Brother Alphonsus Chee was born in Ipoh, Malaysia in 1928, a famous tin-mining city and was once the richest city in the area. He was the sixth child in family of 5 boys and 5 girls. He started his studies in the prestigious. St. Michael’s Institution (SMI) run by the Christian Brothers. During the War, Brother Alphonsus stayed in the farm of his brother in Ipoh. He spent his time planting potatoes and vegetables. After the War, he resumed his studies in SMI. He became a teacher of SMI in 1950. In 1954, he joined the Order. Then Brother Alphonsus was transferred to Penang for further training. He served in Penang for many years. Later on, he went to the University of New South Wales, Australia for further education. After serving for 2 years in Malaysia, he came to Hong Kong.
In 1968, Brother Alphonsus started teaching in La Salle College. He became the Principal of De La Salle Secondary School, Fanling in 1971-72. Then he returned to La Salle College. Besides teaching, he was the Tennis Master. Lester Huang, one of the Past Presidents of the LSCOBA, belonged to his team. Under his guidance, La Salle College shone in the Interschool Tennis Competitions.
After serving for about 10 years in La Salle College, he was appointed the Deputy Head of the school in 1978. In September 1984, he became the Principal of La Salle College. He upheld discipline and order in the coming six years, Under his tutelage, the fame of La Salle College reached a new horizon. La Salle College captured the Overall Championship in the Interschool Athletics Meet for 5 consecutive years. The soccer team, volleyball team, squash team, fencing team and the swimming team dominated the interschool competitions. The Omega Rose Bowl – the Grand Championship in all interschool sports was always kept in our office. Acadmic results were superb. Take an example. In 1986, Kam Chi Kong scored straight A’s in the HKCEE and won the Charles Frankland Moore Award of the Sino British Fellowship Trust Scholars Association. Other students won numerous local and overseas scholarships. The Chinese Debating Team won several championships during these years.
As mentioned, Brother Alphonsus believes in order and discipline. Routine must be adhered. He accepted no excuses. However, these were superficial findings only. Deep in his heart he cared about everyone. He cared about the welfare of the minor staff. He was ready to approve student activities as long as they were reasonable. Michael Lee (1987) and Constantine Au (1987) had this experience:
‘1988, Samson Cheung of F.7C left for the USA. His departure time was in the afternoon on a school day. Many of us would like to wish him farewell. We were “selected” by our schoolmates to speak to Brother Alphonsus. We went to the Principal’s Office early in the morning, with our hands and feet trembling. What we had in mind were: “Why the two of us?” Brother Alphonsus asked why we wanted to speak to him. I answered, “Samson Cheung of F.7C is leaving today and …” Well, I dared not to continue. Michael Lee finished my sentence by saying, “and we want to wish him farewell in the airport.” We waited quietly for his answer. After one or two seconds Brother Alphonsus asked quietly, “What is his departure time?” About 3 o’clock and we want to skip the last lesson.” We stood there for another 5 seconds. “Boys of F.7C can go. Give me the names of the other students who wish to go. You can leave after lunch time.” Well, now I know what the Bible means by “Ask and you will receive.’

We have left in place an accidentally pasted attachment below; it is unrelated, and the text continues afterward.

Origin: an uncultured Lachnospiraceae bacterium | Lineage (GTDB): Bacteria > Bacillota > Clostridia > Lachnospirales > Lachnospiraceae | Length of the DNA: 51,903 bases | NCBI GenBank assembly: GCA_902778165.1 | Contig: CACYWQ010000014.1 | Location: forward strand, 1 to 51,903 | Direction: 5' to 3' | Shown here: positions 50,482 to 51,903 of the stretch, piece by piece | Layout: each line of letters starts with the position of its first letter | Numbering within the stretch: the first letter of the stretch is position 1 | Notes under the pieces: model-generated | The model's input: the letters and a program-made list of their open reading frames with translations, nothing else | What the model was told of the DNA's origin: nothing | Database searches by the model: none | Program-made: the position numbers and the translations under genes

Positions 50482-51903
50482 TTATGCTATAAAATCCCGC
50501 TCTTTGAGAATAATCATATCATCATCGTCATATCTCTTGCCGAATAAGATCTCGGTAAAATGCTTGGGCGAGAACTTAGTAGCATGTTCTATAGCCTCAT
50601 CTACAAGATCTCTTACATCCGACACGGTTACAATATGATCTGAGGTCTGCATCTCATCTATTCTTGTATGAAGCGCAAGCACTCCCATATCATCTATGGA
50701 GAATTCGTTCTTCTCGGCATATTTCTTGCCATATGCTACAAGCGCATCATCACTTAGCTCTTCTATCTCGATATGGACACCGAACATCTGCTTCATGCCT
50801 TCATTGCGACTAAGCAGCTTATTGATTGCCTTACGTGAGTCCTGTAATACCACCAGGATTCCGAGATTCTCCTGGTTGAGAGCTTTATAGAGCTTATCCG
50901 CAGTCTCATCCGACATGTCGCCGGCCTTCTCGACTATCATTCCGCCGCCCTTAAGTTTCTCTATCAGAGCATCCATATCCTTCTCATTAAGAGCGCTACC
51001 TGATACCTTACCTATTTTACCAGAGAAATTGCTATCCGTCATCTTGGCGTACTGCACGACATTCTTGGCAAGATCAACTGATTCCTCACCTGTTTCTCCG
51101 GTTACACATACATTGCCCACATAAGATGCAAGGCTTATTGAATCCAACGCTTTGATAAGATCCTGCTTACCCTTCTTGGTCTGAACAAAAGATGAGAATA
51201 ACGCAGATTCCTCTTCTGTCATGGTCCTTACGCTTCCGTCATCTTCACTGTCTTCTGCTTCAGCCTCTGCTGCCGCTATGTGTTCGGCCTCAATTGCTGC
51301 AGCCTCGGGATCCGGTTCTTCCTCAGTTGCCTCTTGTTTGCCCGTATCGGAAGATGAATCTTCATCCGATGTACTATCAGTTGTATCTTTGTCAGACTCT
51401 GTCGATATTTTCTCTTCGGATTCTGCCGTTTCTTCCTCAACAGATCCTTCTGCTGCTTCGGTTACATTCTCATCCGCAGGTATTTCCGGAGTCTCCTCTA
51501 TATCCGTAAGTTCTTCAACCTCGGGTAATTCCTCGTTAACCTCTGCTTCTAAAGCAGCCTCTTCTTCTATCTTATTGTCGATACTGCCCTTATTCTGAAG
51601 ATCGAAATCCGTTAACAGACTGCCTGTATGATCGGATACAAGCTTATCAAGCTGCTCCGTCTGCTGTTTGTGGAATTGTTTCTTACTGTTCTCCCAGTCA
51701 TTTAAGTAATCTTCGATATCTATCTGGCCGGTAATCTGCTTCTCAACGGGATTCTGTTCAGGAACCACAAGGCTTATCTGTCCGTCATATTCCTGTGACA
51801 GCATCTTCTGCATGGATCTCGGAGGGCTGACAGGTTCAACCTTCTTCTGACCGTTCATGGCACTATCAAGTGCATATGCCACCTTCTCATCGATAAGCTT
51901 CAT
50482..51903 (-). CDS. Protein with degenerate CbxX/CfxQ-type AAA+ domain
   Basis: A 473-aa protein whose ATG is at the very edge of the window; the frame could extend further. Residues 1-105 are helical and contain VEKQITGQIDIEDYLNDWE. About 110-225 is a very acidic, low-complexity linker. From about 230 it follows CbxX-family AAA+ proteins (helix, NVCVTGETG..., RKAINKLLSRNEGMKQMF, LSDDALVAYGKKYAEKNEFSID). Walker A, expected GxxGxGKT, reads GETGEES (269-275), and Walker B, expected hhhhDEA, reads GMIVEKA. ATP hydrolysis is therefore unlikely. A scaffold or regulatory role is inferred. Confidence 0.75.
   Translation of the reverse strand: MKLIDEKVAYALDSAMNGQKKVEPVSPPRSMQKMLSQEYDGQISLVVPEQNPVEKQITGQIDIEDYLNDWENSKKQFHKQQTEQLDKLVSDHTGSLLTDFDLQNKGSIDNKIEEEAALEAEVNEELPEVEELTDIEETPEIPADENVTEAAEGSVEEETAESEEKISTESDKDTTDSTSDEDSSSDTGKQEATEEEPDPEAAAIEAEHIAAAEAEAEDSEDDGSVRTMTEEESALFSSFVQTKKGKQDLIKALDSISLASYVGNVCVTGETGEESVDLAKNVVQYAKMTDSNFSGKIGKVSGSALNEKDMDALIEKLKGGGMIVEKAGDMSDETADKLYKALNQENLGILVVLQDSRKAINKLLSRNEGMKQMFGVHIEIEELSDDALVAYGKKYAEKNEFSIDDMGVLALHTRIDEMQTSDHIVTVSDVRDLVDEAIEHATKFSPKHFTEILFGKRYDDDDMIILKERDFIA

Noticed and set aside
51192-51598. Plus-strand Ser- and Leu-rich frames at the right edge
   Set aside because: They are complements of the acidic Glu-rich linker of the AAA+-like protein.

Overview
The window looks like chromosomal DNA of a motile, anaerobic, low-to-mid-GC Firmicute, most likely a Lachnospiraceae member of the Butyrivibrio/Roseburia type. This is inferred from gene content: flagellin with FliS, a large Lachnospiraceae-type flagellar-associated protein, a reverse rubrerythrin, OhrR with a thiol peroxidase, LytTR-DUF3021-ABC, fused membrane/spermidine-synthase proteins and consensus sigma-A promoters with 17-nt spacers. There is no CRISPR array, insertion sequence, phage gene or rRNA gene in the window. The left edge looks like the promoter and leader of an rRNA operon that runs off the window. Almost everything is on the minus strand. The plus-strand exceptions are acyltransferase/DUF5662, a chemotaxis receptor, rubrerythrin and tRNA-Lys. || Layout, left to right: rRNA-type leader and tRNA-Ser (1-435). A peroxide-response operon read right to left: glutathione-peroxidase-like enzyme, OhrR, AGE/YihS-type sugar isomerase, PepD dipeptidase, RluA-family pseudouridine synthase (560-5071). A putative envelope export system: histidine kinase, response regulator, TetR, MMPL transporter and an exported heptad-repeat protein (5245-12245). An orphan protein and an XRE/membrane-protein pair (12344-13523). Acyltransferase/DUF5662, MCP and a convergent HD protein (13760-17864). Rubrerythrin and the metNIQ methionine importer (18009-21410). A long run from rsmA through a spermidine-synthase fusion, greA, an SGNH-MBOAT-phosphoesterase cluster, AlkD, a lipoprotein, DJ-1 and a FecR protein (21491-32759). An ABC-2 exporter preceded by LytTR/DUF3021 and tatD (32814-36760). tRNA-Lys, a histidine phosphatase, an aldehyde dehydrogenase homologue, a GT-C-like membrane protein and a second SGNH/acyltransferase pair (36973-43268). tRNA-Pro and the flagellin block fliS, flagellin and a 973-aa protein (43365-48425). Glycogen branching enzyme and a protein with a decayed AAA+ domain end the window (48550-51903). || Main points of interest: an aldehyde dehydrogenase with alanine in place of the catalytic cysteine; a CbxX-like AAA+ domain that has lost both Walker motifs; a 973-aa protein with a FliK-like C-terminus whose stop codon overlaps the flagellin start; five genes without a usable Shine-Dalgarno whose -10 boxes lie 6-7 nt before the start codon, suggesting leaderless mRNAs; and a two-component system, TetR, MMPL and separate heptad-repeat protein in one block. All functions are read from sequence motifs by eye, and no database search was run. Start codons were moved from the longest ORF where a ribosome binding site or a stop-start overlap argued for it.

In 1990, Brother Alphonsus retired. He is now enjoyed his time in the Brothers’ Residence on the fifth floor reading books and browsing the Internet.
Courtsey of http://www.lasalle.org.hk
|Contributed by:||Paul Tung’74 2013-08-08 09:17:47|
|Description:||Bro Alphonsus was my head master in the early 70’s. After leaving for US in ’74, he remembered my name when I returned for the first time to visit him after he retired. we continued to send Christmas greetings until last year. He was so happy to see me when I last visited him again when his health began to grow weak. He will be missed as a teacher, mentor, and a friend.|
Brother Anthony Cheung, La Salle Brother, passed away, in Assunta Hospital in the early hours of 25 May 1999 after a long illness. Soon after retirement in 1997 he was not in the best of health but remained reasonably active till his admission to Assunta Hospital on 5 April. Brother Anthony Cheung, though born in Hong Kong, chose to remain in Malaysia to exercise his ministry in five La Sallian establishments. Wherever he was, be it in Penang, Taiping, Kowloon, lpoh or Petaling Jaya, he was noted as a man of many talents which he put to use for the good of his students, readers and subjects in training. He is better known as the editor of the popular students’ magazine “Crusader” which was always looked forward to by the students in Malaysia, Singapore and Hong Kong. Through this ministry he built a wide network of friends and well-wishers who donated generously to his charitable works for the orphans and poor of India. Over and above his main interest in publishing the “Crusader”, later renamed “The Young Lasallian”, he was the indefatigable secretary and confidante to five Provincials that spanned a record-breaking 30 years. Information obtained from http://archives.catholic.org.hk/memory/A-Cheung.htm According to a Br. Felix in Malaysia advised that Br. Anthony Cheung is buried in Cheras Christian Cemetery in Kuala Lumpur. When in KL, visitors can take a taxi to the cemetery. One should follow the road to the top of hill to his left where there is a small unused reception chapel. The Brothers are buried in a straight row to the right of the chapel as one approaches it. Br. Felix (residing in Petaling Jaya, a suburb of KL) says he is willing to assist with a visit help if necessary or the Brothers at St John’s Institution could also help. If any Old Boy visits the cemetery, please take photos of the graves and send them to the email@example.com, as there may be other Brothers who worked in HK (not only LSC) who are buried there, and the OBA would like to help the Brothers in Hong Kong with such findings. Thank you.
|Contributed by:||TC 2012-05-21 18:46:01|